Astronomers have, for the first time, spotted planets orbiting sun-like stars in a crowded cluster – the best evidence yet that planets can form in dense stellar environments.
The planets in question – Pr0201b and Pr0211b – are two so-called hot Jupiters, orbiting tightly around their parent stars. Both are located in the Beehive Cluster, also called the Praesepe, a collection of roughly 1,000 stars that appear to be swarming around a common center.
“We are detecting more and more planets that can thrive in diverse and extreme environments like these nearby clusters,” says Mario R Perez, NASA astrophysics program scientist in the Origins of Solar Systems Program.
“Our galaxy contains more than 1,000 of these open clusters, which potentially can present the physical conditions for harboring many more of these giant planets.”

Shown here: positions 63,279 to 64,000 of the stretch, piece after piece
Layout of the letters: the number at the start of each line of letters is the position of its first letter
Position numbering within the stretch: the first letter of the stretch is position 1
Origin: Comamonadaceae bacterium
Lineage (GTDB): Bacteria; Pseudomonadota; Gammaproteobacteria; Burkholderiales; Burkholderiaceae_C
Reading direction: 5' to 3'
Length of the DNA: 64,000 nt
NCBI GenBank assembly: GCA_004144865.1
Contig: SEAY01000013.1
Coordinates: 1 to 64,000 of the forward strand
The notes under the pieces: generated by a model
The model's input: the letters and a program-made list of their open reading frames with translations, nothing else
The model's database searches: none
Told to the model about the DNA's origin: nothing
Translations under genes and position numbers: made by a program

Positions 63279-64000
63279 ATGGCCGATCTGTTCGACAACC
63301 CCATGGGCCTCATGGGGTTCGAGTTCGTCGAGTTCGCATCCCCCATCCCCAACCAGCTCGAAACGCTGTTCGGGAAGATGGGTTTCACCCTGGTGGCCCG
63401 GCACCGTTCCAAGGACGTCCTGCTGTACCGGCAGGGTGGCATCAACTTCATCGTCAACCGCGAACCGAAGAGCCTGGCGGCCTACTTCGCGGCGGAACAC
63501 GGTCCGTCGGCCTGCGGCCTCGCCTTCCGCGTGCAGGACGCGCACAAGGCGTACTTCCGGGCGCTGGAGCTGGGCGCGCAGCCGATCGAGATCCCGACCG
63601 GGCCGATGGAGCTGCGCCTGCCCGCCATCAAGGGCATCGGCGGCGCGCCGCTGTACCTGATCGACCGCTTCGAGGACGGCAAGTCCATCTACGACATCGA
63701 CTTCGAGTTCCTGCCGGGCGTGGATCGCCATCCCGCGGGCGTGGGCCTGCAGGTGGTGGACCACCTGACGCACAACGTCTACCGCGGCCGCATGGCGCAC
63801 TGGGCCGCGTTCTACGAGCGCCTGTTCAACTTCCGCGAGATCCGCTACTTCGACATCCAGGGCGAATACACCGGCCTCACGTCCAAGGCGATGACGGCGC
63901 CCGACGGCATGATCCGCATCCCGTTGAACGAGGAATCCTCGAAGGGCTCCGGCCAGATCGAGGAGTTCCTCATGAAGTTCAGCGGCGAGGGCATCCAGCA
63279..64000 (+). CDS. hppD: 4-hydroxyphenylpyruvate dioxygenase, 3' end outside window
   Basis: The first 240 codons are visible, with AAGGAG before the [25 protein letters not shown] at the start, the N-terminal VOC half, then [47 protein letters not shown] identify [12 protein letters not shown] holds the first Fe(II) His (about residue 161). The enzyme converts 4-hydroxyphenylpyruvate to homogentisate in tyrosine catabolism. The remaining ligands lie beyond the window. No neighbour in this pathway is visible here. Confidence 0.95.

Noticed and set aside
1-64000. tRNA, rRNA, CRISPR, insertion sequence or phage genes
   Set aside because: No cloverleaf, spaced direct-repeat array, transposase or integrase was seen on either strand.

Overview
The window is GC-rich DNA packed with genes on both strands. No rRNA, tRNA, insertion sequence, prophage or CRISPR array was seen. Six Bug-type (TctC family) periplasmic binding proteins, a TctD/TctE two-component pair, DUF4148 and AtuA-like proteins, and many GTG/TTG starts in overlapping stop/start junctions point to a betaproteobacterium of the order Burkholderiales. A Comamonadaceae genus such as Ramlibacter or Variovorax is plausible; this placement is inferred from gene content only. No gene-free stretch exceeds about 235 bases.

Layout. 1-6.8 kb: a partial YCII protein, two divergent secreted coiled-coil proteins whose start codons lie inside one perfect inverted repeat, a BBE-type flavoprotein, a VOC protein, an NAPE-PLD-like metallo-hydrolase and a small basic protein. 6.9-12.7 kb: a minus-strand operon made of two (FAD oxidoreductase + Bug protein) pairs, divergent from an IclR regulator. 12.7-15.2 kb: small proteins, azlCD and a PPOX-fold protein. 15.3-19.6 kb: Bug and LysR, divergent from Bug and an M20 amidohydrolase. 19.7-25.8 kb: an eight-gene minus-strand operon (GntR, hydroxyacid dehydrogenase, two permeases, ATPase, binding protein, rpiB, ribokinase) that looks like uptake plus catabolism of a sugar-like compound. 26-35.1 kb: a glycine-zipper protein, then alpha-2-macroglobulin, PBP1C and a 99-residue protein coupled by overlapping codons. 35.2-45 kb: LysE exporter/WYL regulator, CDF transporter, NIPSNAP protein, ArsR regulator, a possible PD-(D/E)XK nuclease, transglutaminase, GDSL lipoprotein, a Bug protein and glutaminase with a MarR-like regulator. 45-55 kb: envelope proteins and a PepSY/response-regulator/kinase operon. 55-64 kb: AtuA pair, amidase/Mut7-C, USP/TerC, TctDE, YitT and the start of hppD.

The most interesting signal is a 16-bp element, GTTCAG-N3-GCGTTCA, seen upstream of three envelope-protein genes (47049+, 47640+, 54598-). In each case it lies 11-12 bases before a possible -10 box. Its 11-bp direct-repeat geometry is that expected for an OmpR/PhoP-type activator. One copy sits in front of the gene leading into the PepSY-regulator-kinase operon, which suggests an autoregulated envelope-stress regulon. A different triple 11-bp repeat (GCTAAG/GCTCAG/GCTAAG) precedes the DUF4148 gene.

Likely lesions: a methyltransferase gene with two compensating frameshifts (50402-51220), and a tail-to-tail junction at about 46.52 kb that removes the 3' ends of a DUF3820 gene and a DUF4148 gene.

The planets were discovered using the 1.5-meter Tillinghast telescope at the Smithsonian Astrophysical Observatory’s Fred Lawrence Whipple Observatory near Amado, Arizona, which detected the slight gravitational wobble they givetheir host stars.
Previous searches of clusters had turned up two planets around massive stars – but none around stars like our own.
“This has been a big puzzle for planet hunters,” says Sam Quinn, a graduate student in astronomy at Georgia State University.
“We know that most stars form in clustered environments like the Orion nebula, so unless this dense environment inhibits planet formation, at least some sun-like stars in open clusters should have planets. Now, we finally know they are indeed there.”
The results may help explain how hot Jupiters wind up so close to their stars. Most theories suggest that they start out much cooler and farther from their stars before migrating inward.
“The relatively young age of the Beehive cluster makes these planets among the youngest known,” says Russel White, the principal investigator on the NASA Origins of Solar Systems grant that funded this study.
“And that’s important because it sets a constraint on how quickly giant planets migrate inward – and knowing how quickly they migrate is the first step to figuring out how they migrate.”